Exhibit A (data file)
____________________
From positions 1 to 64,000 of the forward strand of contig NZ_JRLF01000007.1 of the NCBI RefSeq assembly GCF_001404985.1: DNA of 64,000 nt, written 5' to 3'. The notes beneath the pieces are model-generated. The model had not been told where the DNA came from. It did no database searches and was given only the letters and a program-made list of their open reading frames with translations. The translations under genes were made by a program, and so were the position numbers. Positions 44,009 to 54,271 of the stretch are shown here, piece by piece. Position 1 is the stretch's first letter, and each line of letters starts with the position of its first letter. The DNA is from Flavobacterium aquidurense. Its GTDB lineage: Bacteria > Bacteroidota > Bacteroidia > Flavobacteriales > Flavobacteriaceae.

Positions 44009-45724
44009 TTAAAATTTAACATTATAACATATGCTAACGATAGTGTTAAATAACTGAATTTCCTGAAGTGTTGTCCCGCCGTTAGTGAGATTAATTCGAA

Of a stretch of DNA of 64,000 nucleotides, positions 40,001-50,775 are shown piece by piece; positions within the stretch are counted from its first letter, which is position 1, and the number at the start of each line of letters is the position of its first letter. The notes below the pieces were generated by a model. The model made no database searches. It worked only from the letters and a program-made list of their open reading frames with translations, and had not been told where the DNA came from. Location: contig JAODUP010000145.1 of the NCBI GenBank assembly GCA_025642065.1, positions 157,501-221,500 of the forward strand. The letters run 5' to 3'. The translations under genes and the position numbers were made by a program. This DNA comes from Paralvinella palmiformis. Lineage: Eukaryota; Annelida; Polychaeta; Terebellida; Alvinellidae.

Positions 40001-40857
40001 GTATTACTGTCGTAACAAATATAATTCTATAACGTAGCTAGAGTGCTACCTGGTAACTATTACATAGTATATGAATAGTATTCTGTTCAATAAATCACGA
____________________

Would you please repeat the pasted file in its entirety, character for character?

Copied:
From positions 1 to 64,000 of the forward strand of contig NZ_JRLF01000007.1 of the NCBI RefSeq assembly GCF_001404985.1: DNA of 64,000 nt, written 5' to 3'. The notes beneath the pieces are model-generated. The model had not been told where the DNA came from. It did no database searches and was given only the letters and a program-made list of their open reading frames with translations. The translations under genes were made by a program, and so were the position numbers. Positions 44,009 to 54,271 of the stretch are shown here, piece by piece. Position 1 is the stretch's first letter, and each line of letters starts with the position of its first letter. The DNA is from Flavobacterium aquidurense. Its GTDB lineage: Bacteria > Bacteroidota > Bacteroidia > Flavobacteriales > Flavobacteriaceae.

Positions 44009-45724
44009 TTAAAATTTAACATTATAACATATGCTAACGATAGTGTTAAATAACTGAATTTCCTGAAGTGTTGTCCCGCCGTTAGTGAGATTAATTCGAA

Of a stretch of DNA of 64,000 nucleotides, positions 40,001-50,775 are shown piece by piece; positions within the stretch are counted from its first letter, which is position 1, and the number at the start of each line of letters is the position of its first letter. The notes below the pieces were generated by a model. The model made no database searches. It worked only from the letters and a program-made list of their open reading frames with translations, and had not been told where the DNA came from. Location: contig JAODUP010000145.1 of the NCBI GenBank assembly GCA_025642065.1, positions 157,501-221,500 of the forward strand. The letters run 5' to 3'. The translations under genes and the position numbers were made by a program. This DNA comes from Paralvinella palmiformis. Lineage: Eukaryota; Annelida; Polychaeta; Terebellida; Alvinellidae.

Positions 40001-40857
40001 GTATTACTGTCGTAACAAATATAATTCTATAACGTAGCTAGAGTGCTACCTGGTAACTATTACATAGTATATGAATAGTATTCTGTTCAATAAATCACGA